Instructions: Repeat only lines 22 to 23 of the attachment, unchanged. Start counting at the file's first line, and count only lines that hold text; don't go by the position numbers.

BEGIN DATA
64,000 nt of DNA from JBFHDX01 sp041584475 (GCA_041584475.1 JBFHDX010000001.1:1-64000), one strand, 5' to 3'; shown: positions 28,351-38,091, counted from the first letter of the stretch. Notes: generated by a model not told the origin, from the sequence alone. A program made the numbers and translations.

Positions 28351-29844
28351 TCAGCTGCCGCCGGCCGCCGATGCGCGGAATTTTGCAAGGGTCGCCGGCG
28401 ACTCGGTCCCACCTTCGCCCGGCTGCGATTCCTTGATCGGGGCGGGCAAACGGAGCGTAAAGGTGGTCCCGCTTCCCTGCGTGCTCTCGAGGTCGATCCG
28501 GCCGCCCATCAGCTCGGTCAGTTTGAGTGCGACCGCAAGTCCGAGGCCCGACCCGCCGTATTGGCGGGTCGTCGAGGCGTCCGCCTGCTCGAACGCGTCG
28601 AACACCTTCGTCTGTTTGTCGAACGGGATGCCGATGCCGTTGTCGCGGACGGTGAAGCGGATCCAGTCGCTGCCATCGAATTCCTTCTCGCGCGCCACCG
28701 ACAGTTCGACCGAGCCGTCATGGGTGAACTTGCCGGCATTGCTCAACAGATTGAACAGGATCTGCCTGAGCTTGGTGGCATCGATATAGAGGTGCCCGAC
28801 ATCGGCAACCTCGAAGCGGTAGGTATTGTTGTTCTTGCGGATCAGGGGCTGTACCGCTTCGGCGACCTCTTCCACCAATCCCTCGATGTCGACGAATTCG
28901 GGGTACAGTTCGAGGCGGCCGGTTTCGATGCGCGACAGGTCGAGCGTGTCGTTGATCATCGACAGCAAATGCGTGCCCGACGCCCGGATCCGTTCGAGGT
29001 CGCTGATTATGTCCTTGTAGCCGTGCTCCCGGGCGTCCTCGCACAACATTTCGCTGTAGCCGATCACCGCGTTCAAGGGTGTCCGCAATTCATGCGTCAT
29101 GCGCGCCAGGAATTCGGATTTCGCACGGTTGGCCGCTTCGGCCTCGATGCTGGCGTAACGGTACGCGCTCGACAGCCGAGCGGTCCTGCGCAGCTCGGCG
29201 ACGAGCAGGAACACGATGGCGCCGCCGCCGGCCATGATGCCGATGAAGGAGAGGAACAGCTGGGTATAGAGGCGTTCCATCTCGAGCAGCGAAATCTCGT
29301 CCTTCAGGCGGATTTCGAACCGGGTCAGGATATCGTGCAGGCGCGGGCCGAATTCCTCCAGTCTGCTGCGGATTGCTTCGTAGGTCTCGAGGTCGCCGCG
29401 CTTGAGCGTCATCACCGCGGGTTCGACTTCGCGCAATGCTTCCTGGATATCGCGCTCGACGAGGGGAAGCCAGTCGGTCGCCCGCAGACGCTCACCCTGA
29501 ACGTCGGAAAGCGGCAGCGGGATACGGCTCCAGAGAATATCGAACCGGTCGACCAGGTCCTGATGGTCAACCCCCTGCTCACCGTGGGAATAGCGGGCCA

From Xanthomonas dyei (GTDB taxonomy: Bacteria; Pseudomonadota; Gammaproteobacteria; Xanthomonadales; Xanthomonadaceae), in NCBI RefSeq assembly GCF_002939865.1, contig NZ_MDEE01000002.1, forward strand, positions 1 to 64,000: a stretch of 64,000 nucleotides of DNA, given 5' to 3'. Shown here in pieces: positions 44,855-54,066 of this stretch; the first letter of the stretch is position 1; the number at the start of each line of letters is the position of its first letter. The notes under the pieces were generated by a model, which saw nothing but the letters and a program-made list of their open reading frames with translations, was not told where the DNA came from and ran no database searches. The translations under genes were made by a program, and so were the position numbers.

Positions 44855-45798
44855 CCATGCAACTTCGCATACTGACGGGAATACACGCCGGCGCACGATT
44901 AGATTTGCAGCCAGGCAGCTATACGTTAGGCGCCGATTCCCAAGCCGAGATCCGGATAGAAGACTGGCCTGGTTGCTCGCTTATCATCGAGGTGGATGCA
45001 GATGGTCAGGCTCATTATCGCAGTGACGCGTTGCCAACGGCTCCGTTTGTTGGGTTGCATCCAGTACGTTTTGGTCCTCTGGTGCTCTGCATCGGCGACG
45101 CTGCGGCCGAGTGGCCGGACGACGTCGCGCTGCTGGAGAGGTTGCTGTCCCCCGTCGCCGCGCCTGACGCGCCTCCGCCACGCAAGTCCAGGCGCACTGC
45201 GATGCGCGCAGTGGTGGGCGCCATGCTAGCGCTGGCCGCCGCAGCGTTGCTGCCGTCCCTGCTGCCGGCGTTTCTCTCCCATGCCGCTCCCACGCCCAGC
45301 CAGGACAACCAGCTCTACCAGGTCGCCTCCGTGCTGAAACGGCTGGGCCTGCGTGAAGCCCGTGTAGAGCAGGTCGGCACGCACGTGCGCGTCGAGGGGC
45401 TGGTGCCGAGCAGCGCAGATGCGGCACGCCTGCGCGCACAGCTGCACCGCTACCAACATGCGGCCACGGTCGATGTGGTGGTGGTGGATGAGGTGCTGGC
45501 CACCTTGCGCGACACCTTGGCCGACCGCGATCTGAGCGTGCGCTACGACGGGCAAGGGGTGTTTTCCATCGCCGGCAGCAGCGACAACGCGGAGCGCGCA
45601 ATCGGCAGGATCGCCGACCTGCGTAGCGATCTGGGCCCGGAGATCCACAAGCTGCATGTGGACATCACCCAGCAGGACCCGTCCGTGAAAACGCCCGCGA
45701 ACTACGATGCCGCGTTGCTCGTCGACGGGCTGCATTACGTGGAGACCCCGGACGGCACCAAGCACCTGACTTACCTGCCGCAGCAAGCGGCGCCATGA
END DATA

45201 GATGCGCGCAGTGGTGGGCGCCATGCTAGCGCTGGCCGCCGCAGCGTTGCTGCCGTCCCTGCTGCCGGCGTTTCTCTCCCATGCCGCTCCCACGCCCAGC
45301 CAGGACAACCAGCTCTACCAGGTCGCCTCCGTGCTGAAACGGCTGGGCCTGCGTGAAGCCCGTGTAGAGCAGGTCGGCACGCACGTGCGCGTCGAGGGGC